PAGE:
Otaviano Canuto: The Global War of Subsidies

US bids to limit tech imports and exports send a message of frustration and fear.

Prior to her visit to China on April 4 — her second in nine months — Janet Yellen, US Secretary of the Treasury, sent a message demanding that the country not flood the world with cheap exports of clean energy.

That would “distort global markets and harm workers abroad”, she said. Yellen is not the only official from other major economies who has referred to a potential deluge of Chinese products.

China’s excess industrial capacity, and the government support that has fuelled it, were the subject of discussion during Yellen’s meeting with Chinese Premier Li Qiang.

Current levels of idle capacity and consumer restraint are some of the challenges China must address. Exports may be the way to address domestic demand issues, and the world monitors the Chinese exchange rate for signs of devaluation.


Xi Jinping has referred to clean energy and other tech sectors as the primary path to prosperity. China is ahead of the US and Europe when it comes to clean energy. Little wonder, then, that American and European officials make frequent reference to Chinese exports and subsidies.

Large-scale subsidies have proliferated in a race to subsidise strategic sectors. In response, the US has put its own subsidies in place for the local manufacture of clean-energy and semiconductor products. Volkswagen called this “a gold rush” when announcing a decision to build an electric vehicle (EV) factory in South Carolina.

On the basis that it is supporting investments to combat climate change and reduce healthcare costs, US subsidies take the form of tax incentives, grants, and loan guarantees to bolster domestic manufacturing. While many are available for investment in countries with which the US has free-trade agreements, their scope and value are lower than those available to companies in-country.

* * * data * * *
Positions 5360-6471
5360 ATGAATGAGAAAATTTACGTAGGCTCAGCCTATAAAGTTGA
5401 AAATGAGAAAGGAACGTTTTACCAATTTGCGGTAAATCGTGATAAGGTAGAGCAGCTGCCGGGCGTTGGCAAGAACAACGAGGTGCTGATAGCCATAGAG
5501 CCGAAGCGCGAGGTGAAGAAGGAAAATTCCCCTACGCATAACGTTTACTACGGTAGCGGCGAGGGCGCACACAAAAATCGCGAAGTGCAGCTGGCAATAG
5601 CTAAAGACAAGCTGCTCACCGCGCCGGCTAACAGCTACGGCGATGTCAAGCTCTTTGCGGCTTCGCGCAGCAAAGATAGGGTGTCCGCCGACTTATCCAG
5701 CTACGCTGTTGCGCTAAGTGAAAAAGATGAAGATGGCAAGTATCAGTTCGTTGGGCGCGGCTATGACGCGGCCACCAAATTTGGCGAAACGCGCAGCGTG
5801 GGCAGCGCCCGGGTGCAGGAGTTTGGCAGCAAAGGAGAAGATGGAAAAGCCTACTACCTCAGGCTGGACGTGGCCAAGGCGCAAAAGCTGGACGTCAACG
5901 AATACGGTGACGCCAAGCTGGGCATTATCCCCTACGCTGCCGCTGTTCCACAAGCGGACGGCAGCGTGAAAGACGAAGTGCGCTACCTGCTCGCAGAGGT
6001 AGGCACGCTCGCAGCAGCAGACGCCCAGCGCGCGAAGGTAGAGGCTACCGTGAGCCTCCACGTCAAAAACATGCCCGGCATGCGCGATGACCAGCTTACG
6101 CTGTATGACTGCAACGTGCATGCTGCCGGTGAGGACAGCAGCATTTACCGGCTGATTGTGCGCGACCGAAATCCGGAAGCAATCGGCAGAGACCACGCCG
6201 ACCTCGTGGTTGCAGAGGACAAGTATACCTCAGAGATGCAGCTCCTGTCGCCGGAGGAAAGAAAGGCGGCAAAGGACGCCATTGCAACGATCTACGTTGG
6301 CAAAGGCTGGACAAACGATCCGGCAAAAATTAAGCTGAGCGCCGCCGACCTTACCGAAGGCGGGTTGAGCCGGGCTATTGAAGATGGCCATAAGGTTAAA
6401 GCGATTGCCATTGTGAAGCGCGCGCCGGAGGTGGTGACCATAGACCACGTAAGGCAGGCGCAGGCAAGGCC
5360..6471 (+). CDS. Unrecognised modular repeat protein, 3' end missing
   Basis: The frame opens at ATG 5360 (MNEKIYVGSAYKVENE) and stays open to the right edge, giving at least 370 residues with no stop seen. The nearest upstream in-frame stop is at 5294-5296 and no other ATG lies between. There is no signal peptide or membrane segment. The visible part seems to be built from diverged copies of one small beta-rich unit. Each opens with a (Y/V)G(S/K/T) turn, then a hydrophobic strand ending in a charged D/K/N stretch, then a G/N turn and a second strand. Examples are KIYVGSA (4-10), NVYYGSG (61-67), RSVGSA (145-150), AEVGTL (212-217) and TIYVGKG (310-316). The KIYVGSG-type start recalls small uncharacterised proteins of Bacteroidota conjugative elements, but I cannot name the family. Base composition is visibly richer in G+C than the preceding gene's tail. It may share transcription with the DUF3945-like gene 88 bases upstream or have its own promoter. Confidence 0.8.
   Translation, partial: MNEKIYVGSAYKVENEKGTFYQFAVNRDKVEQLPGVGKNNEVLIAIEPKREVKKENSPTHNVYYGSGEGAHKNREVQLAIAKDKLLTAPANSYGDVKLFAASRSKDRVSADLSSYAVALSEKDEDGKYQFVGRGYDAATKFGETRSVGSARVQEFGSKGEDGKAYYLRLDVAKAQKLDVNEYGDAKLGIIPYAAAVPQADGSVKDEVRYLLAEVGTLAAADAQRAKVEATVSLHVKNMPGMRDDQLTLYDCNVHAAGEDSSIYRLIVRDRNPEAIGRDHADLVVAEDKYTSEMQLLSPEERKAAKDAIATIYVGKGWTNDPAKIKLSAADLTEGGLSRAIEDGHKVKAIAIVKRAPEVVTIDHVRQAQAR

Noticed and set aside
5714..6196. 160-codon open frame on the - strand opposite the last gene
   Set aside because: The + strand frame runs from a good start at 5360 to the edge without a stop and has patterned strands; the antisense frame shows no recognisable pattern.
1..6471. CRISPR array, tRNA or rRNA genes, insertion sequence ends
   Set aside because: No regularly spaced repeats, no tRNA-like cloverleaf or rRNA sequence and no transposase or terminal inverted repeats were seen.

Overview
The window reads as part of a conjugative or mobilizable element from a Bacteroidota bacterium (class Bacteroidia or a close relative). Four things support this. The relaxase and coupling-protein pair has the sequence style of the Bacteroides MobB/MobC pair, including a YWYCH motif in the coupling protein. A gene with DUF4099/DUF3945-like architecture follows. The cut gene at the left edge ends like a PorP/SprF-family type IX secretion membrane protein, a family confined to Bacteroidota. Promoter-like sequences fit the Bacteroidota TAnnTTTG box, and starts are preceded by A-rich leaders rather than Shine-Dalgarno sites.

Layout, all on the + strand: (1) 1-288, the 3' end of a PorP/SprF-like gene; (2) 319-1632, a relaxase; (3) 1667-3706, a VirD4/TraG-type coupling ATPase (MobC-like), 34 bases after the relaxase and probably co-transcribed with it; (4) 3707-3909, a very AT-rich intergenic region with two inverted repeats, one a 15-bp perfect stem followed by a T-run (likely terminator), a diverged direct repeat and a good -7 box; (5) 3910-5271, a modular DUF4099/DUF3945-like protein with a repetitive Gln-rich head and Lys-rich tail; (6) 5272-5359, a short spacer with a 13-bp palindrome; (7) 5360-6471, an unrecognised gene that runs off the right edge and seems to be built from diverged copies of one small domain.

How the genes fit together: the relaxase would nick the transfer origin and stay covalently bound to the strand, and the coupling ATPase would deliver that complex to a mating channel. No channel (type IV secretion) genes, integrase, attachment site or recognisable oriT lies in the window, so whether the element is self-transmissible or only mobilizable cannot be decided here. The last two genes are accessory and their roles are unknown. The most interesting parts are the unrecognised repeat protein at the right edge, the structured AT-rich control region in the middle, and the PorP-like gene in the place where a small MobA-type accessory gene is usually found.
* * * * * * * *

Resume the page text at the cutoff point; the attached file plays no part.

The CHIPS Act aims to revive the local semiconductor industry. The US leads the sector in terms of core technology and equipment, but mass production of occurs mostly in Taiwan, South Korea, Japan, and the Netherlands. The law aims to reduce dependence on Taiwan in the event of a crisis there. Expenditures on the Inflation Reduction Act (IRA) alone are expected to reach $1.2tn.

The EU has expressed almost immediate concern about the Act, with protests focused on strengthening US domestic production. European Commission president Ursula von der Leyen called for the establishment of an EU Sovereignty Fund (ESF) to directly combat the effects of the IRA.

The EU needed to consider “how our so-called ‘like-minded partners’ are proceeding in the ongoing industrial and technological race”, she said. Rules that limit national government subsidies to industry have been adjusted. Member-state governments can match subsidies offered outside the EU if there is a risk of a project of “strategic importance” being relocated.

The EU is obviously concerned about China and the penetration of its EV industry – and a production facility has been announced in Hungary. Declarations of intent have been made to establish trade restrictions in response to Chinese subsidies.

South Korea and Japan have their own responses to subsidies. South Korea, after describing incentives for EVs and batteries manufactured in the US as “a betrayal”, received updated guidance on the IRA from the US Treasury. Japan obtained a similar agreement, qualifying its EV batteries and components for IRA incentives.

Major battery and semiconductor companies in both countries are planning new factories in America to ensure receipt of the subsidies. Local content requirements under the IRA become more stringent over time. Both the South Koreans and the Japanese say that US subsidies pose a threat to their domestic industries. Both pursue a dual strategy covering incentives available under the IRA, while implementing their own policies to protect key sectors.

Even Australia, which has a free-trade agreement with the US and little in the way of industry to protect, has decided to enact a subsidy programme to bolster critical mineral processing, which is considered strategically significant.

Judging by announcements and initial investments, the effect of incentives on US supply chains has been intense. Mexico, a beneficiary of the IRA, replaced China as the largest exporter to the US last year. That was a first time since 2006 that China has not been top dog. A realignment of global trade is under way.

Any cost-benefit evaluation of these subsidy programmes faces difficulty: the desired results are not optimal in economic terms. There is a risk that countries, especially the US and China, will adopt increasingly broad definitions of what constitutes a “strategic” sector.

This could trigger fresh global subsidy wars. For countries with no fiscal space to compete in cutting-edge sectors, this is bad news.

This story was originally published in Policy Centre for the New South.

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